Since then, this matriarch has travelled the world with her husband who had long pined for the pleasure; survived sickness; was tutor to many of the younger generations who would come to her home for lessons; served her church and God in ways too numerous to outline and now enjoys watching her children as accomplished members of the Turks and Caicos society, building their own families and legacies.  

Although she was not in the executive of the Department of Education, Mrs. Lightbourne fondly remembers being very much a part of the critical decisions for the sector.

On the list of recommendations she had made, that tribute could be paid to the valiance of teachers by renaming schools in their honour.   

Lightbourne made the suggestion and presented a list of educators who were deserving of the honour. Some say her own name should have been included at that time but Thelma Lightbourne disagrees. 

Her faith in a just and loving God told her that someday her day would come and surely it did and at a time when she could see it for herself and share it with her most precious students – her own children and grand-children. When asked the reaction of her family at the news that her name was to crown the country’s newest school; Mrs. Lightbourne said “they are happy and believe I deserve it” she added, “My husband would have said you deserve it.”

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Caribbean News

TCI Premier and Delegation visit NCI in Jamaica

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#Manchester, Jamaica, 14 August 2022 – The Honourable Charles Washington Misick, Premier of the Turks and Caicos Islands, and his delegation have arrived at the Northern Caribbean University (NCU) in Central Jamaica.The Premier will give the address at the second commencement ceremony and will be conferred with an Honorary Doctor of Commerce Degree.  The Premier completed high school at West Indies College which is now NCU more than 50 years ago.  Premier Misick and his delegation are on a four day visit to Jamaica.The Office of the Premier and Public Policy will bring commencement live on its Facebook page at 2PM EST.The Premier’s delegation includes: First Lady, Mrs. Delthia Russell-Misick; Hon. Arlington Musgrove, Minister of Immigration and Border Services; Hon. Rachel Taylor, Minister of Education, Labour, Employment and Customer Service; Mr. Wesley Clerveaux, Permanent Secretary, Ministry of Education, Labour, Employment and Customer Service; Ms. Althea Been, Permanent Secretary, Ministry of Immigration and Border Services; Mr. Miquel Swann, Deputy Permanent Secretary, Office of the Premier and Public Policy; Mr. Edwin Taylor, Commissioner of Labour; and Mr. Bentley Johnson Aide De Camp.

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Bahamas News

Polio is back; 65 million missed shots in another COVID fall out

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By Dana Malcolm

Staff Writer

 

#USA, August 4, 2022 – For the first time in almost a decade a new case of polio was recorded in the United States. The case which ended in paralysis emphasizes the danger the region faces as vaccination levels drop to 30-year lows.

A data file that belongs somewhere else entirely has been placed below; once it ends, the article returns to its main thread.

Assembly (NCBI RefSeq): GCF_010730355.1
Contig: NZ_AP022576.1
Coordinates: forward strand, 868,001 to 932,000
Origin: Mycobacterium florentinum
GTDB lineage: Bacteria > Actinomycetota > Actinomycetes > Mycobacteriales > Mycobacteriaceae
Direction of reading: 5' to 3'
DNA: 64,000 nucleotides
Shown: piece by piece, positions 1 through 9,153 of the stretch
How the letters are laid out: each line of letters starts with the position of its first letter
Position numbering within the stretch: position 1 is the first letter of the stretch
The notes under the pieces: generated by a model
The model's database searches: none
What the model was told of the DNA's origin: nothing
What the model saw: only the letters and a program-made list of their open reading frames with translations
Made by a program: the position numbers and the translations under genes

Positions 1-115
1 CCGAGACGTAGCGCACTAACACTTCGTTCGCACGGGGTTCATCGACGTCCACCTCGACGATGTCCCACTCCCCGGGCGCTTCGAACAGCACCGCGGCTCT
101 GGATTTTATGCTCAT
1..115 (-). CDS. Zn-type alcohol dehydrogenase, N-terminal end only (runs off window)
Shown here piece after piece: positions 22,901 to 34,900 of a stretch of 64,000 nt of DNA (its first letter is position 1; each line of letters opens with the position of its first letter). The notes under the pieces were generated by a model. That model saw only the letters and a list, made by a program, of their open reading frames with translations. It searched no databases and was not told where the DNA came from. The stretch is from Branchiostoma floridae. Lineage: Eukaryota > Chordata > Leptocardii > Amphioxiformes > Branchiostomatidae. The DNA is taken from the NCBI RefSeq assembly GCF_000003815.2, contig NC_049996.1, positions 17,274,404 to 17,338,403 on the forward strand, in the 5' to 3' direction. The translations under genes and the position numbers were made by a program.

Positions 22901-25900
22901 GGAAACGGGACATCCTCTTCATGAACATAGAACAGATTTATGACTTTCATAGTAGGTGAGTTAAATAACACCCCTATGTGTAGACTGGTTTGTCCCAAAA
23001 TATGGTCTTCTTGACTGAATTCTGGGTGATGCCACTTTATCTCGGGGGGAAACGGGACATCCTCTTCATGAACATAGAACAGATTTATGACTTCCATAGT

The World Health Organization warned in early July explained that vaccination in the region of the Americas and the rest of world was dropping rapidly because of various spin off effects precipitated by the Coronavirus Pandemic.

Over 65 million infants missed out on basic vaccines in the last three years thanks to disruptions in routine healthcare, lockdowns and other circumstances. The effects are already being felt as once eradicated disease like measles and polio are once again emerging.

The Pan American Health Organization announced earlier this year the Americas are now facing another measles outbreak after having been declared free of the disease in 2016.

Dr. Jarvis Barbosa, Assistant director of PAHO said vaccination levels are now as low as they were in 1994 for measles and polio and Brazil has had several outbreaks of measles.

In the case of the United States an unvaccinated young adult developed the disease after contact with another individual vaccinated with a live version of the vaccine.

The breakout polio case in the US sent shockwaves across the country because of the severe nature of the disease. Polio is an extremely dangerous disease with no known cure. It causes paralysis in as many as 1 in 200 infected and that paralysis is permanent.

Normally very few school age children would be at risk in the Americas as the vaccine is required to start school but with the gap in vaccinations many more children are now at risk.

Polio was one of the most feared diseases of the 20th century, paralyzing and killing hundreds of thousands, especially children. Thankfully vaccinated individuals are not at risk and as such the WHO is advising that the best way to protect against polio is vaccination.

 

Photo Caption:  Child in Benin takes Polio vaccine, UNSDG

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News

New Rules for Turks & Caicos JPs

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By Dana Malcolm

Staff Writer

 

#TurksandCaicos, August 5, 2022 – Rules governing Justices of the Peace in the Turks and Caicos are now significantly stricter after the passing of the amendment to the Magistrates Amendment Bill in July 2022.

Despite the fact that Justices of the Peace are allowed the same powers as a magistrate previously the only requirement for their appointment was the discretion of the Governor and that they be under 65-years-old.

That power has now been transferred from the Governor to the Chief Justice.

Justices of the peace have always by law been allowed to receive complaints, sign charges and issue warrants for the apprehension of persons charged with criminal offenses. They can also issue search warrants summons and administer oaths.

Considering the potentially unchecked execution of these powers, the attorney general’s chambers lobbied for a change in the system.

“These are very wide powers and there is no framework for the supervision and regulation of the whole of justices of the peace in the Turks and Caicos Islands.”

The amendment rectified this and the Chief Justice now has the power to make binding rules and regulations governing the appointment of JPs, a code of conduct disciplinary action and orientation and periodic training for JPs.

In addition, to maintain separation of powers the governor will be stripped of the power to disallow laws made by resident magistrates. That power now belongs to the Chief Justice.

Rhondalee Braithwaite-Knowles, TCI Attorney General maintained that the amendment was short but necessary.